The OPs question expresses a wish to learn "what else this tells us," i.e., what additional information and/or insights can be gleaned from these behaviors?
Another descriptive term for the information as described is overdispersed, aka extreme values or "outliers". Classic examples of overdispersed or skewed information include wealth and income, size of insurance claims, earthquake magnitude, etc. Exponential assumptions, including the normal distribution, are robust to some degree of overdispersion. The question then becomes, how overdispersed is it? In other words, is the data so overdispersed that commonly used exponential tests and assumptions no longer apply?
There are two widely used conventions or rules of thumb for dealing with extreme values: first, delete, trim or Winsorize the outliers, based on an implicit assumption that the extreme values are incorrect and do not represent meaningful information, or, second, transform the data using functions such as the natural log, inverse hyperbolic sine or Lambert's W. These transformations compress much of the skewness. This latter approach has the advantage of assuming that the extreme values are meaningful and are to be retained, but both of these approaches have the major disadvantage of complicating the retransformation of model predicted values (assuming there is a model) back into their original units.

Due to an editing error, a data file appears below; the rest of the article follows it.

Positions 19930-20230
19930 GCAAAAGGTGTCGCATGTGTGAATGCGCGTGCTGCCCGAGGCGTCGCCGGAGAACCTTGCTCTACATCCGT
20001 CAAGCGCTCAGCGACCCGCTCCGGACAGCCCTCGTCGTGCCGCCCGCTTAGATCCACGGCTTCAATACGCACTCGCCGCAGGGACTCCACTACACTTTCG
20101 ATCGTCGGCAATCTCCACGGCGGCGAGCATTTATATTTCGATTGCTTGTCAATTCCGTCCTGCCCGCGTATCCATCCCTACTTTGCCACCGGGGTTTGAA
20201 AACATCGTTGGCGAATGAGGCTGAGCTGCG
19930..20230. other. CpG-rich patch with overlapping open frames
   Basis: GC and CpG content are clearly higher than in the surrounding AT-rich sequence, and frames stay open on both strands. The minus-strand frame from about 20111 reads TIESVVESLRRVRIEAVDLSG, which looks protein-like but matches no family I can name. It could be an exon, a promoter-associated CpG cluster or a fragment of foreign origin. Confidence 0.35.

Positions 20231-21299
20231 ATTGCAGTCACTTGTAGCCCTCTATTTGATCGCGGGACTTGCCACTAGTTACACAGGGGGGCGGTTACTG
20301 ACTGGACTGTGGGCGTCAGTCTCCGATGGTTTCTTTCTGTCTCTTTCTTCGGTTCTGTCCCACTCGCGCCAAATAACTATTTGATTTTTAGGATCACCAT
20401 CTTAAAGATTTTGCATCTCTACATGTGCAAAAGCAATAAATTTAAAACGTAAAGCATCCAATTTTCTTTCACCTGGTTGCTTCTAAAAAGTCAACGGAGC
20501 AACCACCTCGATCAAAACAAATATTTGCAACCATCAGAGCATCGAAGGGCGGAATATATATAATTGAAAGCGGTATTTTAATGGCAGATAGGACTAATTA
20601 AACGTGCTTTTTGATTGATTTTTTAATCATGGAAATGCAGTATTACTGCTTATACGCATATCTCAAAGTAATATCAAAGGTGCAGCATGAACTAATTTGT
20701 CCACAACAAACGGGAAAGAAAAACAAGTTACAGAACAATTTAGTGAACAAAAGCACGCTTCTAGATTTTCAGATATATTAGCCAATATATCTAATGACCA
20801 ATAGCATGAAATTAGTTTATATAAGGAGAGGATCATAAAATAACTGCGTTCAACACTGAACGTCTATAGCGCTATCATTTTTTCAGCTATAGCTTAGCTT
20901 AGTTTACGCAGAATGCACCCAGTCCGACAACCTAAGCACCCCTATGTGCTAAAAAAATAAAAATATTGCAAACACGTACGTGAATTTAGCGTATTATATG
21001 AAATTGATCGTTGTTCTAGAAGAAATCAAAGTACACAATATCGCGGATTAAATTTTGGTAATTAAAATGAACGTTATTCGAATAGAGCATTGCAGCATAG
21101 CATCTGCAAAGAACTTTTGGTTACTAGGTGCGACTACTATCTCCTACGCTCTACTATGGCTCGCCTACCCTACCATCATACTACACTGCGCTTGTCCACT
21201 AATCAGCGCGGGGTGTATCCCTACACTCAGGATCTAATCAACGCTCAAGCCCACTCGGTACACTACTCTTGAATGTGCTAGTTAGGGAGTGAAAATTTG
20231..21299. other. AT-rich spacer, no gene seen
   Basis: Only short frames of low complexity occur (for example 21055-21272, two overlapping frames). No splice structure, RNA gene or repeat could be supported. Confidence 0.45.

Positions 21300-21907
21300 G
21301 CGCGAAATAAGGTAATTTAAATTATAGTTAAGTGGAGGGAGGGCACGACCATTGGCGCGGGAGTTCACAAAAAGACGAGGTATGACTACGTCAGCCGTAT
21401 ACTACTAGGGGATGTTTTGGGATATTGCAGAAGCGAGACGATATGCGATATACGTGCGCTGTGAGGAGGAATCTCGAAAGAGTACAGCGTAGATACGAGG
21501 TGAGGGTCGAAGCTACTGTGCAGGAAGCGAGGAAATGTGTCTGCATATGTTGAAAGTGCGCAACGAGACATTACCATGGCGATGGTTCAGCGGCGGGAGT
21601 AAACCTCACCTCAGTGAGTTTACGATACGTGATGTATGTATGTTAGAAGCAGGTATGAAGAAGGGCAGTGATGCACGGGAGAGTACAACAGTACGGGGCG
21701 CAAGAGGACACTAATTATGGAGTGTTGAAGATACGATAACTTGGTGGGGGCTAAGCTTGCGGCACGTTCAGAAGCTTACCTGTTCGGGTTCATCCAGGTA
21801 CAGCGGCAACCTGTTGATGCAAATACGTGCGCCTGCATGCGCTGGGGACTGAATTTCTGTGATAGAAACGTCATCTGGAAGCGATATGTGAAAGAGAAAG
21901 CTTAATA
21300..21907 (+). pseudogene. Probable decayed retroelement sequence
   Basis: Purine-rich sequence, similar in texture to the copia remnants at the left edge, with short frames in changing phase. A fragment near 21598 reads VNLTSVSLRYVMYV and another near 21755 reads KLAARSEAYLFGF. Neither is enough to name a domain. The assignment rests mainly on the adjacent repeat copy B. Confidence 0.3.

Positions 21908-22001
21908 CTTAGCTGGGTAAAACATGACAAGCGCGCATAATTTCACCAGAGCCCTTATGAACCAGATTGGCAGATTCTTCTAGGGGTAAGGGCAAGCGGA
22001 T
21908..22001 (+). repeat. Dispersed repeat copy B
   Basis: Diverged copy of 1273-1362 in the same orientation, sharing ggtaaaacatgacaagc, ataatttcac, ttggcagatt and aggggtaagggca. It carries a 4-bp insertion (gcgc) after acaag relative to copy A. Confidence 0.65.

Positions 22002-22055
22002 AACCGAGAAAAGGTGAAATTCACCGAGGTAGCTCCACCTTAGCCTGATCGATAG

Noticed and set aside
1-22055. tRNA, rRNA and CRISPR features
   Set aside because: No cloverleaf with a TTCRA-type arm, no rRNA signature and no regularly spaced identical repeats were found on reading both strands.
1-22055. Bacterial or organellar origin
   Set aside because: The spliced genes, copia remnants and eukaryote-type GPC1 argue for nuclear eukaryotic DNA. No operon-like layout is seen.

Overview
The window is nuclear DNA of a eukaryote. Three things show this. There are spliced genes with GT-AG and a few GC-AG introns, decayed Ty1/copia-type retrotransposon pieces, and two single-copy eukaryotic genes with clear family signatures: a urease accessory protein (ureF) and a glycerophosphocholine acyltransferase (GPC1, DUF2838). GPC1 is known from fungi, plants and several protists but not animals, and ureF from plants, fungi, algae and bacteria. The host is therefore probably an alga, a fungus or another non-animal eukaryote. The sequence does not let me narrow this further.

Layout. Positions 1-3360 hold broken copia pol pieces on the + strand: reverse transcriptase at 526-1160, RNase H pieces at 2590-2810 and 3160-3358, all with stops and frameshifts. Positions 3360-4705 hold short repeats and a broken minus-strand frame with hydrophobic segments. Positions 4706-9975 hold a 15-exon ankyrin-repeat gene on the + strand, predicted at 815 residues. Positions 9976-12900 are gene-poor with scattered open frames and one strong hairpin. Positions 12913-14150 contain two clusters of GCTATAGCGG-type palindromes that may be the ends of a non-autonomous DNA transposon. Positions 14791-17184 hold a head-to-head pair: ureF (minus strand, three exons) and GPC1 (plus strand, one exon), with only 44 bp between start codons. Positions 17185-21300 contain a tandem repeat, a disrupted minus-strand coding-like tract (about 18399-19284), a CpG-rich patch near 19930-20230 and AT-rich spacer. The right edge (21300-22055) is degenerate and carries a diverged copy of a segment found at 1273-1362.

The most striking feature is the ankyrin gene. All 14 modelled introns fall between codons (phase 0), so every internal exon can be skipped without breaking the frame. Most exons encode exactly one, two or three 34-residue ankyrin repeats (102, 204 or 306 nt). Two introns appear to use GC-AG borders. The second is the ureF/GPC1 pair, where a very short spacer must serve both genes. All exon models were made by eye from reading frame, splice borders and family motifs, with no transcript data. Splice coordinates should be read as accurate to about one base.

These two conventions will work, for the most part, except in those cases where the extreme values are truly extreme. The graph (below) is an example of truly extreme values in a distribution, based on lognormal assumptions. The graph is on a log-log scale (i.e., each axis is expressed in powers of 10) and the highlighted region of the graph demonstrates a "lack of fit" in the tail of the distribution. It is taken from the famous, eponymous Zipf's Law which shows the distribution of city population or size. George Kingsley Zipf (1902-1950), in his 1932 book Selected Studies of the Principle of Relative Frequency in Language, described a “statistical law of relative word frequency.” In words, Zipf's Law states, "The frequency of any word is inversely proportional to its rank." Zipf later applied this law to the distribution of words, languages, city populations, and more.
When the magnitude of the overdispersion is great, as demonstrated above, one solution is to revert to distribution-free, robust, nonparametric analyses, models and tests, e.g., replacing the mean with the median, using Gini median deviation (GMD) instead of the std deviation, employing nonparametric tests such as the Wilcoxon instead of F- or t-tests, quantile regression instead of GLMs, and so on.
A second, perhaps more insightful, solution that goes beyond heuristics and rules of thumb is to estimate the magnitude or degree of overdispersion using what's known as a tail exponent or tail index. Once that exponent is estimated, then there are heuristics for assigning a distributional assumption to the information (e.g., see the Examples section in this wiki article about Tweedie distributions, https://en.wikipedia.org/wiki/Tweedie_distribution). In the graph of Zipf's Law, the estimated tail exponent is ~1.0, which is consistent with relative proportionate growth.